Clubhouse is rapidly expanding access to payments, its first revenue-generating feature for creators, since its launch into testing earlier this month. At the beginning of April, Clubhouse said it would give a “small test group” of creators the ability to accept payments from their fans and supporters through the social audio app. These donations go 100% to the creators, Clubhouse noted at the time. Though tests began with just 1,000 users, Clubhouse this weekend rolled out payments to another 60,000-plus users in the U.S., the company said during its Town Hall weekly event. And it expects to have payments roll out to everyone over the next few weeks.
That’s a fast pace of development for an app that’s now being challenged on all sides from companies including Twitter, Facebook, Spotify, Reddit, Discord and even LinkedIn. By making payments more quickly available, Clubhouse could potentially better retain its top creators who could otherwise be influenced to jump ship for a rival app with a broader reach.
During Clubhouse’s Town Hall event, co-founder Paul Davison noted that another 66,000 creators gained the ability receive payments this weekend, following the launch of the original test. To send a payment, users can visit a creator’s profile, then tap on the button at the bottom that says “Send Money.” This will launch a screen that suggests amounts like $5, $10, or $20, or you can fill in your own amount. The feature is being powered by Stripe and currently requires a debit or credit card to work.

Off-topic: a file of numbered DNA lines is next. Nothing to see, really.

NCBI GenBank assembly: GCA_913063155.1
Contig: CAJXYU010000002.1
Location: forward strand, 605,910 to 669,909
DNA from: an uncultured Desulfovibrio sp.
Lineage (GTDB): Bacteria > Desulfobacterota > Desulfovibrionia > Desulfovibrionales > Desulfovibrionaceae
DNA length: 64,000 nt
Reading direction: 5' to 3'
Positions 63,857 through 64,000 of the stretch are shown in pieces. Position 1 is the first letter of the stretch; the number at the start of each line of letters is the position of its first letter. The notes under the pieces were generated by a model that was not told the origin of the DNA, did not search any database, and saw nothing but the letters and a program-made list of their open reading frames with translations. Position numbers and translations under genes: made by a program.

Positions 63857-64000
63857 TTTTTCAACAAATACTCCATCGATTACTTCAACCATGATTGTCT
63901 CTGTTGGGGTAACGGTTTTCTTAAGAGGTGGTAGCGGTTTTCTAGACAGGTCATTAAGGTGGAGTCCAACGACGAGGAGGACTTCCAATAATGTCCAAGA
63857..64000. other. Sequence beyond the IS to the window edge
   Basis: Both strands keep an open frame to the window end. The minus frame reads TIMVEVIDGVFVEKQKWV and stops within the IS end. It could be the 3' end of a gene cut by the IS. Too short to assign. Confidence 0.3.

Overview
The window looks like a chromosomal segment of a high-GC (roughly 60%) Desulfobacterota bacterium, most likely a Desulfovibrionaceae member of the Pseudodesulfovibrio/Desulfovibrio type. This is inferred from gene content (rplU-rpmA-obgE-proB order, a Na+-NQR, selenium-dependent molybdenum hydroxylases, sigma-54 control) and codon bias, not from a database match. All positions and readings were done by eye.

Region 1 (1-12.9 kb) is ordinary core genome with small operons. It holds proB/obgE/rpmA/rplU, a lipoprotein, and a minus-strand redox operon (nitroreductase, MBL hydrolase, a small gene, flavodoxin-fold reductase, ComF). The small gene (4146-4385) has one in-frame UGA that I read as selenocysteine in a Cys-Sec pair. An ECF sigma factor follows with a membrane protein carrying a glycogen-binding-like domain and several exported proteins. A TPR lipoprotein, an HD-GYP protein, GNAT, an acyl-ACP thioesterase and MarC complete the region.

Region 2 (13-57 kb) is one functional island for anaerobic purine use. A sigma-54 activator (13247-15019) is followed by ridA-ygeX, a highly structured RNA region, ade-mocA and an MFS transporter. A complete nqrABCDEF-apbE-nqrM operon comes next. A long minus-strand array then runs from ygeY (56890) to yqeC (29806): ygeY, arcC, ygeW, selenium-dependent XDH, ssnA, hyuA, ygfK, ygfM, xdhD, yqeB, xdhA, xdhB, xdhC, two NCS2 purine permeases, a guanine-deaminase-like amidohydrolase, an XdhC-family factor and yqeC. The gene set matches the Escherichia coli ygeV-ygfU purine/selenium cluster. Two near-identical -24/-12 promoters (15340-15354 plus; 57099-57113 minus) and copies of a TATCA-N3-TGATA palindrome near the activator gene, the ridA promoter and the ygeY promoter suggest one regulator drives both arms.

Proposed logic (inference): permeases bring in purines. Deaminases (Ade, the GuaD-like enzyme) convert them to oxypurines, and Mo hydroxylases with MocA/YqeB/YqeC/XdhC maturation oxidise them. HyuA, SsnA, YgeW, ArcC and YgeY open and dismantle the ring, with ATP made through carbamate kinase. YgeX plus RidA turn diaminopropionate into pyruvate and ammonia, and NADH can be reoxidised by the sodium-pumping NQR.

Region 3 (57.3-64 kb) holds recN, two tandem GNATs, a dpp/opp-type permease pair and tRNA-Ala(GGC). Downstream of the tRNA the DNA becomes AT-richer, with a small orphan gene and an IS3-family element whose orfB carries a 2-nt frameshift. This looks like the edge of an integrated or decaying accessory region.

Davison again noted that creators will receive the full amount users send, while the fees paid on transactions will go to its partner Stripe to cover the payment processing fees. He added, too, that users should not send Clubhouse team members like himself payments, even though their profiles include the feature. Though he didn’t say why — only noting that all such donations would be given to charity — the reason has to do with how in-app purchases work on the App Store.
Apple a couple of years ago carved out an exception to its rules around commissions on in-app purchases in those cases where the business wasn’t profiting in any way from the donations or tips being sent to creators using the app. That’s why Clubhouse has stressed that it doesn’t take a cut of creator revenue at this time and why it’s emphasizing that it doesn’t keep any donations sent its way, either.
The company also cleared up some rumors around who would first gain access to payments, noting that users didn’t have a start a “club” on Clubhouse in order to be considered. Instead, Davison said the app was prioritizing those users who had been recently active and who didn’t have any violations. But otherwise, the initial testers have been a largely random sampling.
In-app payments are only one of the avenues Clubhouse plans to explore to generate revenue both for creators, and longer-term, for itself. The company is also considering features like subscriptions for creators and clubs, ticketed events, and brand deals.
Clubhouse also offered an update on its plans for Creator First program. The company last month announced the program, which will help creators get their first shows off the ground with Clubhouse’s help. Selected creators will receive equipment, promotional and marketing support, help with booking guests, and even income.
To date, Clubhouse has fielded over 5,000 submissions from interested users. To narrow down the field, the company said it will host a “pilot season” of sorts beginning April 23, where 60 yet-to-be-announced creators will debut shows at a pace of one episode over a three-week period. The Creator First program participants will then be selected based on feedback from a panel of judges and the Clubhouse community. Those initial 60 finalists will be announced April 23, the company said.
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